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The recent brutal murder of an Israeli family prompted 27 U.S. senators this week to urge the Obama administration to demand that Palestinian leaders stop tolerating violence against Jews.
“Palestinian incitement includes the glorification of terrorists and jihad and anti-Semitic stereotypes in the Palestinian media,” the senators said in a letter to Secretary of State Hillary Rodham Clinton.
“We would like to know what specific steps you are taking to press for an end to this dangerous incitement,” they said.
The senators expressed shock over the March 11 murder of a father, mother and three children, including a 3-month-old girl, in the West Bank Jewish settlement of Itamar.
Israeli Prime Minister Benjamin Netanyahublamed Palestinians for the killings and cited incitement of violence against Jews as the motive. Palestinian Authority President Mahmoud Abbas condemned the murders but questioned whether Palestinians committed the crime.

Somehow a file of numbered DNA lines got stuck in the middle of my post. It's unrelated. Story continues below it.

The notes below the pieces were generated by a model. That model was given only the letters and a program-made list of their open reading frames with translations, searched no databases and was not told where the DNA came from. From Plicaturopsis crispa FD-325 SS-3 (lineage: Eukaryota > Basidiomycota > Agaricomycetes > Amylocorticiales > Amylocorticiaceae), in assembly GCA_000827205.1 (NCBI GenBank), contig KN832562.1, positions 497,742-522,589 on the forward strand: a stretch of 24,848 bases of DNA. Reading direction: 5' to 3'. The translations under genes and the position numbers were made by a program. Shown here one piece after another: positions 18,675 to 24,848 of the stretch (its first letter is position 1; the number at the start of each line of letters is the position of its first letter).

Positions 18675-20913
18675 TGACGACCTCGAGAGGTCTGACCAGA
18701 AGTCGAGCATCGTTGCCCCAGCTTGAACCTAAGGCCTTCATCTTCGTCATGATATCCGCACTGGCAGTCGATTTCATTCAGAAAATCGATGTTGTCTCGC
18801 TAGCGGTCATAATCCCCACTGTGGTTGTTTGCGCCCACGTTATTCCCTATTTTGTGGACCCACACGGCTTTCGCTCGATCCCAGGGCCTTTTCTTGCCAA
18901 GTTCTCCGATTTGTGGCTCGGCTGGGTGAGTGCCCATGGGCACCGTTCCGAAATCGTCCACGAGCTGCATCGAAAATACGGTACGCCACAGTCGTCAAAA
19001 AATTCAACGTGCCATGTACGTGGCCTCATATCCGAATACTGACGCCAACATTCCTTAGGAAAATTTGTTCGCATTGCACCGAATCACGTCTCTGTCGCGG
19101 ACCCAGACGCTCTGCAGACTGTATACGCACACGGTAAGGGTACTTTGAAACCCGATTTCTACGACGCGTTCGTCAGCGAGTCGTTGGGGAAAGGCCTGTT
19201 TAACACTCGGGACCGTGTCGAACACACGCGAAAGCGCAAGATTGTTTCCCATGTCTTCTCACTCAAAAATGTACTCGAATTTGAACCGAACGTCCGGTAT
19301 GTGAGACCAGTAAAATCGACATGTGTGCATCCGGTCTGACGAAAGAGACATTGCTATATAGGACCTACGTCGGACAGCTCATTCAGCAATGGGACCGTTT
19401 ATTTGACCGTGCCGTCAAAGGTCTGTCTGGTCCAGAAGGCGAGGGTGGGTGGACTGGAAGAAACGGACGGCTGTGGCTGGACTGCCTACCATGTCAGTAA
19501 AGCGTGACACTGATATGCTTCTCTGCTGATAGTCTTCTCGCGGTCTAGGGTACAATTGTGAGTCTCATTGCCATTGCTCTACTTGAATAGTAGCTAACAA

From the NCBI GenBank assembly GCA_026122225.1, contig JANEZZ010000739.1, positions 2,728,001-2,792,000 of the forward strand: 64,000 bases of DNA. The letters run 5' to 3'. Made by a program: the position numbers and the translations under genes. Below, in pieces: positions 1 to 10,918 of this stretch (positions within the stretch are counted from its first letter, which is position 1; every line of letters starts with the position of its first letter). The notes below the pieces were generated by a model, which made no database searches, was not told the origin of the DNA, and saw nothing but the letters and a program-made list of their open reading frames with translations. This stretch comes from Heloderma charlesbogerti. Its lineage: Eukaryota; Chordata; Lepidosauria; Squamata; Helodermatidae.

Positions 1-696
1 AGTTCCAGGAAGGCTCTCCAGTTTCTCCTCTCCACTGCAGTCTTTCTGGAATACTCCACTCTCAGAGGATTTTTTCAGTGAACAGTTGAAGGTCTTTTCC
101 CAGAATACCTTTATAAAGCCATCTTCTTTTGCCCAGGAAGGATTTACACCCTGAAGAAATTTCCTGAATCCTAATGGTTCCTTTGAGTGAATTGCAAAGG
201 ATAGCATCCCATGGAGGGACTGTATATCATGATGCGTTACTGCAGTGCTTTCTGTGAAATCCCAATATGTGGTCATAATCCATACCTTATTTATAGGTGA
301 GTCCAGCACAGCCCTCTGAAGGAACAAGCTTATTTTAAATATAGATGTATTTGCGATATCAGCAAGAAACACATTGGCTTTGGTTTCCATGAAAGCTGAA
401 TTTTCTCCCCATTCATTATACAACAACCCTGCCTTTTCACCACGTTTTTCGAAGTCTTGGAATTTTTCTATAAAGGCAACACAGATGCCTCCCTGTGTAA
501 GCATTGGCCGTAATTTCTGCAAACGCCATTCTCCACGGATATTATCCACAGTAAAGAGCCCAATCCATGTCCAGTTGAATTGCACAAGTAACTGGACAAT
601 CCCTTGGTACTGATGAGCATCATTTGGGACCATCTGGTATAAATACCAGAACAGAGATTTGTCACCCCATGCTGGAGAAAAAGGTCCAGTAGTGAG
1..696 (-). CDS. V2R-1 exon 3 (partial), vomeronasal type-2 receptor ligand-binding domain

The Palestinian Authority, which receives about $400 million a year in U.S. aid, must “take unequivocal steps to condemn the incident and stop allowing the incitement that leads to such crimes,” the senators said.
“The Itamar massacre was a sobering reminder that words matter and that Palestinian incitement against Jews and Israel can lead to violence and terror,” they said.
ROMANIA’S PIGGY BANKS
Romania must sell state-owned energy companies to promote growth in the economy and stop using them as “piggy banks” to cover government deficits, U.S. Ambassador Mark Gitenstein told investors Thursday at the Bucharest Stock Exchange.
“The key to Romania’s future is building enduring institutions that undergird your democracy and free markets, transparency and rule of law and predictability,” he said.
Mr. Gitenstein, a descendant of Romanian immigrants, praised the government for reforming pension laws, enacting a labor code, passing anti-corruption laws and recruiting honest police and prosecutors.
“I am very impressed with [those] efforts …, but it is not enough,” he said.
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About the Author
James Morrison joined the The Washington Times in 1983 as a local reporter covering Alexandria, Va. A year later, he was assigned to open a Times bureau in Canada. From 1987 to 1989, Mr. Morrison was The Washington Times reporter in London, covering Britain, Western Europe and NATO issues. After returning to Washington, he served as an assistant foreign editor ...
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